IS ANY LEGAL PATERNALISM JUSTIFIED?

 

       What is legal paternalism?  A law is paternalistic if it is enacted to promote the good of the target audience by overruling their own judgment about what is good for them. 

 

       Explicit Voluntary Endorsement Standard For Justified Paternalism (Strict Libertarian Standard):  Paternalism is never justified, unless the target of the paternalistic interference has previously given her explicit, voluntary consent to it. 

 

 

 

 

 

 

 

 

 

 

 

 

Feinberg and the Volenti Maxim

 

What is the Volenti Maxim?  What is its relation to legal paternalism?

 

       Feinberg's Voluntariness Standard for Weak Paternalism:  Paternalistic intervention is weak (and therefore justifiable) only if it involves interference in a subject’s substantially non-voluntary choices or if it is necessary to determine whether or not they are substantially non-voluntary (9). 

 

       What is distinctive about Feinberg's account is his distinction between voluntary and non-voluntary choices is not dependent on their causal antecedents, but depends only on whether they "represent the agent faithfully in some important way: they express his or her settled values and preferences."(7)  (Compare Scanlon's weak sense of autonomous or Talbott's notion of negative autonomy.)

 

 

 

       This exception justifies intervention in cases of ignorance or other cases where the acts do not express the agent's settled values and preferences, or where temporary intervention is necessary to make a determination of these factors.  [Note that Feinberg later adds another exception:  Where the legal machinery for testing voluntariness would be so cumbersome and expensive as to be impractical, compare the expected costs of permitting substantially nonvoluntary choices with the expected costs of prohibiting substantially voluntary choices, and choose the least costly policy.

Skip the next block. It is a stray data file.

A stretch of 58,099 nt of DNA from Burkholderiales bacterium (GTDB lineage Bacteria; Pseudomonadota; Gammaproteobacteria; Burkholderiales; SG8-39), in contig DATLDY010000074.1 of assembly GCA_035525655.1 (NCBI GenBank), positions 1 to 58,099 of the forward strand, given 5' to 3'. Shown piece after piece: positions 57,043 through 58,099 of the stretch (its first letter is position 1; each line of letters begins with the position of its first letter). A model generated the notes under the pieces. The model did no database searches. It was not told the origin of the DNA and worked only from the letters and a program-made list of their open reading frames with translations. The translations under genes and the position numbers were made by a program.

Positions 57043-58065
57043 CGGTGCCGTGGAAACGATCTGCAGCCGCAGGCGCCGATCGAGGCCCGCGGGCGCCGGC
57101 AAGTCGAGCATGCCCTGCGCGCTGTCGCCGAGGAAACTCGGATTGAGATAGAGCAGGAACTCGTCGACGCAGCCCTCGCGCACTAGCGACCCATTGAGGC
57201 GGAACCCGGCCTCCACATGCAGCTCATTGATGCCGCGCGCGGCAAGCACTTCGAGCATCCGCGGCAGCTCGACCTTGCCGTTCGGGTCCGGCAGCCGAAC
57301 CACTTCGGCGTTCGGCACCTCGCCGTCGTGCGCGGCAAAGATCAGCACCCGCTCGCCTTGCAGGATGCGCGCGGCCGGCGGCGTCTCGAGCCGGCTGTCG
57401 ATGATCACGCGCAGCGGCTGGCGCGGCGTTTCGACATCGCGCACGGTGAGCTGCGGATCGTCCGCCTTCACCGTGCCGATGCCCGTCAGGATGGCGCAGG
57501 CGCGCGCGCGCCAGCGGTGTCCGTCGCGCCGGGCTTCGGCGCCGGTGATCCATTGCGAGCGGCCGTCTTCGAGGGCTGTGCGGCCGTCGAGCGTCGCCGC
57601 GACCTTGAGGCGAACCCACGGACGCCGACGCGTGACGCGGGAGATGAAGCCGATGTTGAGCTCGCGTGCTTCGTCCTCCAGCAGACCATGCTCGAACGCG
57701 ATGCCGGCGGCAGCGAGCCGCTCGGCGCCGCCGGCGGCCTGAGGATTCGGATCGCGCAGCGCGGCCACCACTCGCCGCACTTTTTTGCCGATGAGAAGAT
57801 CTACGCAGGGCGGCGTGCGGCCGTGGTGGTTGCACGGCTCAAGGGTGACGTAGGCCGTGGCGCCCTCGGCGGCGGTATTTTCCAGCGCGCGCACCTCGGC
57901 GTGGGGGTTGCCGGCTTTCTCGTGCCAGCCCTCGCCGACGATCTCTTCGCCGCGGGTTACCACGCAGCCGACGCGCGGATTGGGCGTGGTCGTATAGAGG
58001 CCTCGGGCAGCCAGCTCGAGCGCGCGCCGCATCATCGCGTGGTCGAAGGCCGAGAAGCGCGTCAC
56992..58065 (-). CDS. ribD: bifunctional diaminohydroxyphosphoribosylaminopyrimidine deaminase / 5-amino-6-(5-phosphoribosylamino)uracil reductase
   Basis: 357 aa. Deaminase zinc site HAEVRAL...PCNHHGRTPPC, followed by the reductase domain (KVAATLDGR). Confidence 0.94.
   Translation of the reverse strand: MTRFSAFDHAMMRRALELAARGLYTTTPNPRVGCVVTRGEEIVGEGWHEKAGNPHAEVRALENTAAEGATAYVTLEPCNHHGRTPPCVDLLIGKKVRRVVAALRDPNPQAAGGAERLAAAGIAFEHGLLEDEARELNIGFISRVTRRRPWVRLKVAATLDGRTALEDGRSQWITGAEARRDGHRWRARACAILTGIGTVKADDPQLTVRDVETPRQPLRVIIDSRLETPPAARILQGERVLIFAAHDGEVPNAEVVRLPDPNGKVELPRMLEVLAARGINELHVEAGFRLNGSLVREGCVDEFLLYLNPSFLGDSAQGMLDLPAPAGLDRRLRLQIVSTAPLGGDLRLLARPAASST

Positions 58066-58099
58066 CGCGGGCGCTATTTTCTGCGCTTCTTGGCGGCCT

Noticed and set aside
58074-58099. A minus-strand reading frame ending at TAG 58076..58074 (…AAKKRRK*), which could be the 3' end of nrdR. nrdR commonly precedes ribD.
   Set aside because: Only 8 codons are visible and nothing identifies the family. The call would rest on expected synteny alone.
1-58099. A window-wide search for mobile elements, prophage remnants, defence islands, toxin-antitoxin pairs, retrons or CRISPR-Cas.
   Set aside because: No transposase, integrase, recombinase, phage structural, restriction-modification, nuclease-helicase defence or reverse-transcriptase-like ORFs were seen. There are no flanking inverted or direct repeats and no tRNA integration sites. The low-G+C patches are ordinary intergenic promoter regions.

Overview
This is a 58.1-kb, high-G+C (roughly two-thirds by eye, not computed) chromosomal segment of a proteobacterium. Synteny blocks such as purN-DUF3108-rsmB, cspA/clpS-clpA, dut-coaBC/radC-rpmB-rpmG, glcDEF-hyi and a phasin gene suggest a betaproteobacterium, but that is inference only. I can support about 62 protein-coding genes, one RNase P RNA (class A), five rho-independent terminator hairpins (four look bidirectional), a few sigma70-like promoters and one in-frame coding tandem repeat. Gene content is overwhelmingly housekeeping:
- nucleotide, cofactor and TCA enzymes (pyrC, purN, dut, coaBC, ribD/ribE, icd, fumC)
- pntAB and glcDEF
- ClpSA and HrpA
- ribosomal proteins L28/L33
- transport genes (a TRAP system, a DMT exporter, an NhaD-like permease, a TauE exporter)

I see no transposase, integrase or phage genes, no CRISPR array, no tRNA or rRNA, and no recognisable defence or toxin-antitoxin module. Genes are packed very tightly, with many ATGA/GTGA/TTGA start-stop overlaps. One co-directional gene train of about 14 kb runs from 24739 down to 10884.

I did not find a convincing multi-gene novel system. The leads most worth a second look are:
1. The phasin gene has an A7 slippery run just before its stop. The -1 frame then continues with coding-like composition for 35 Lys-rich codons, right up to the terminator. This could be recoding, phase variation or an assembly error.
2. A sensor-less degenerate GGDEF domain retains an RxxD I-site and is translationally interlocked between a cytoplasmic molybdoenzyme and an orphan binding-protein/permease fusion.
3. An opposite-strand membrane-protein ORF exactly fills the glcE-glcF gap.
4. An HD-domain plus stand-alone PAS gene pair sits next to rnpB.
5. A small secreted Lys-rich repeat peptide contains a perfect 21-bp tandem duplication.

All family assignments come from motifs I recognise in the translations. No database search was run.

Dworkin I's Hypothetical Consent Test for Soft Paternalism

 

Dworkin begins by distinguishing legal paternalism from legal solutions to CAPs.  Does he draw the line in the right place?

 

Dworkin's test:  If rational individuals would consent to the limitations as a kind of social insurance policy, then the paternalism is soft.  (Note that the focus is on the subject's attitude toward the interference itself, not the subject's attitude toward the choice to be interfered with.)

 

 

 

 

 

 

 

 

 

 

 

 

Hypothetical Autonomous Endorsement Standard for Weak Paternalism:  Paternalistic interference is weak whenever the target of the interference would autonomously endorse the relevant kind of interference if she were to consider it in such circumstances and in such a manner to enable her to make an autonomous judgment about it. 

 

       Applications of the consent test:  "We would be most likely to consent to paternalism in those instances in which it preserves and enhances for individuals their ability to rationally consider and carry out their own decisions."(239)

Is this equivalent to:  "to preserve a wider range of freedom for the individual in question"(239) or to "the need to preserve the liberty of the person to make future choices"(239)?

 

       None of these tests works to pick out just the cases that Dworkin I thinks are cases of justified paternalism.  He suggests another test:  "future-oriented consent"(236).

 

 

       Dworkin II's Second Thoughts:  The hypothetical consent test does not justify refusing to enforce slavery contracts for the autonomous slave.  Dworkin II seems to think that refusing to enforce slavery contracts in such cases would involve hard paternalism.  (Here he seems to disagree with Dworkin I.) 

 

 

 

 

 

 

 

 

 

 

 

 

 

 

 

 

 

 

Is there a way to understand weak/soft paternalism that can explain why refusal to endorse slavery contracts, even when entered into by autonomous slaves, is only weak/soft paternalism?

 

       Schelling's idea:  Regarding people as if they are a collectivity of selves rather than a single self.  How should we resolve intra-personal conflicts?

 

Should vows be enforceable?

 

Muliple selves:  "'Rational decision' has to be replaced with something like collective choice"(178).  "The issue is distributive, not one of identification"(195).